Mailer, Trilling, Macdonald, Kazin, Maxwell, Bellow, Auden, O'Hara—men with public moral concerns, who seized power to shape American literature. But who were they?
As mainstream news organizations were losing their claim on authority and trust, Jon Stewart used smarts and comedy to establish his own journalistic credibility.
No matter how accomplished, no matter how many titles and beach houses they accumulate, men crave some kind of red badge.
From its inception Amazon has sought to disrupt the traditional bookselling market. Now France is trying to disrupt Amazon while protecting independent bookstores.
Commonweal writers represent a heritage that traces all the way back to the greatest of early Christian theologians.
Despite optimistic hopes for a new “democracy of opinion,” what is more like a new anarchy of opinion has not overcome public skepticism.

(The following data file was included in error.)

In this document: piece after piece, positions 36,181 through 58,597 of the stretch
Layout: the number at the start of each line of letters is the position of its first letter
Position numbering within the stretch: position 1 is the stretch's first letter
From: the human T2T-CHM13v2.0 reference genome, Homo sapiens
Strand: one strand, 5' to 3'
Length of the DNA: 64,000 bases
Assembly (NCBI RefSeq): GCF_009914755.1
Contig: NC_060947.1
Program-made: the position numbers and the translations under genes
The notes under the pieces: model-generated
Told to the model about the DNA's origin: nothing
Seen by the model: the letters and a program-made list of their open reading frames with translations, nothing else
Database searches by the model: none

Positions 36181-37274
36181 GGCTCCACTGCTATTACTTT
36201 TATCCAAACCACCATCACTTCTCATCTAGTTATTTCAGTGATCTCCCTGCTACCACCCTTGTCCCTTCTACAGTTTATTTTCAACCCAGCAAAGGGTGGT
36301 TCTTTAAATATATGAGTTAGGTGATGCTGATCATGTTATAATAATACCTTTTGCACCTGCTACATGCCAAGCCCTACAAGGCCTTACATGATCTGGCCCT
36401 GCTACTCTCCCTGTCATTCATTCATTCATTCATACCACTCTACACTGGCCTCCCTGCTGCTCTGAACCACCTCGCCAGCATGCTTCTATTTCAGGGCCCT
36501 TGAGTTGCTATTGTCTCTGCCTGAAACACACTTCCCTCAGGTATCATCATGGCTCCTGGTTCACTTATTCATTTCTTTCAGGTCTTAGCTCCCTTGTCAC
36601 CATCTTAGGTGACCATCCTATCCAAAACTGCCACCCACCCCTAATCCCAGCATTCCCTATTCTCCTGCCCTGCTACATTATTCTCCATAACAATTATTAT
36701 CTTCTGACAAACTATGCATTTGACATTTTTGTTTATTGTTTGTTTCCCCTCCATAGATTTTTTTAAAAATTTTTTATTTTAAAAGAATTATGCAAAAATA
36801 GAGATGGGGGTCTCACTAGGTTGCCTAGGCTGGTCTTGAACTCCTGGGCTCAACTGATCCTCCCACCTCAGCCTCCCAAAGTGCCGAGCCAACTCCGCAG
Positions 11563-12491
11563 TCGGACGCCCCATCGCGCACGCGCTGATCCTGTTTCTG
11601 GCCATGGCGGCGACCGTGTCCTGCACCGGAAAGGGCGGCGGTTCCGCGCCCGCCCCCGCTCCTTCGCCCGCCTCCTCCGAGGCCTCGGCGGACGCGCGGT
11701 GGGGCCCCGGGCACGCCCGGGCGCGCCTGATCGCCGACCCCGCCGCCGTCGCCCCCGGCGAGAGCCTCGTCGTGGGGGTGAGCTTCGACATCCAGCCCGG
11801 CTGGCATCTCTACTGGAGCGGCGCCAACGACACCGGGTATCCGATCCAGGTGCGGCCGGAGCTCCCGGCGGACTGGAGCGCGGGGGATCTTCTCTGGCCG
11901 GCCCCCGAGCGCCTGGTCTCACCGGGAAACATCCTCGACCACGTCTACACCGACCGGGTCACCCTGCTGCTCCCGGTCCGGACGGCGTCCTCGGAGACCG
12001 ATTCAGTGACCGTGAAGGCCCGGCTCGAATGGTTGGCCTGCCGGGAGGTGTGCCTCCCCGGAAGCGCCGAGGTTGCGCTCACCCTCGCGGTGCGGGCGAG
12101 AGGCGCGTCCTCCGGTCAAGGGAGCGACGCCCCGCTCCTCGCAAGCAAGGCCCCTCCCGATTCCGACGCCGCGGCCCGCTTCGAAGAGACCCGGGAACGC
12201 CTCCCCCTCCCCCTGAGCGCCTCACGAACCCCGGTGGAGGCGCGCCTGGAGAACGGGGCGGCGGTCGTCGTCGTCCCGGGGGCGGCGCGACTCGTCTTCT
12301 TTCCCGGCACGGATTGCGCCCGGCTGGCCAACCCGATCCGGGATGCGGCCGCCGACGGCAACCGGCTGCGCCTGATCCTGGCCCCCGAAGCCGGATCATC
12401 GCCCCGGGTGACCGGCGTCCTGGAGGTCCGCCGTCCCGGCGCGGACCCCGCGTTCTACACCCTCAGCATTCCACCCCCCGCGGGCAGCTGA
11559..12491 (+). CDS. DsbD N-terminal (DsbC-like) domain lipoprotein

This gloomy, powerfully acted series imagines the aftermath of a cryptic development: 2 percent of the world’s population has vanished, and no one knows why.
The poet discusses "accidental theologies," Gerard Manley Hopkins, faith in literature, and what it's like no longer being the editor of Poetry magazine.
In 'Waiting for the Barbarians,' Mendelsohn has collected essays originally published in the New York Review of Books, the New York Times, and elsewhere.
Among the virtues of Ryan Coogler's film "Fruitvale Station" is the way he shows how numerous definitions of the word "tragedy" may apply.
The language of the Bible haunts the latest documentary by Ken Burns. There are descriptions of “plagues” that sound like the book of Exodus. At one...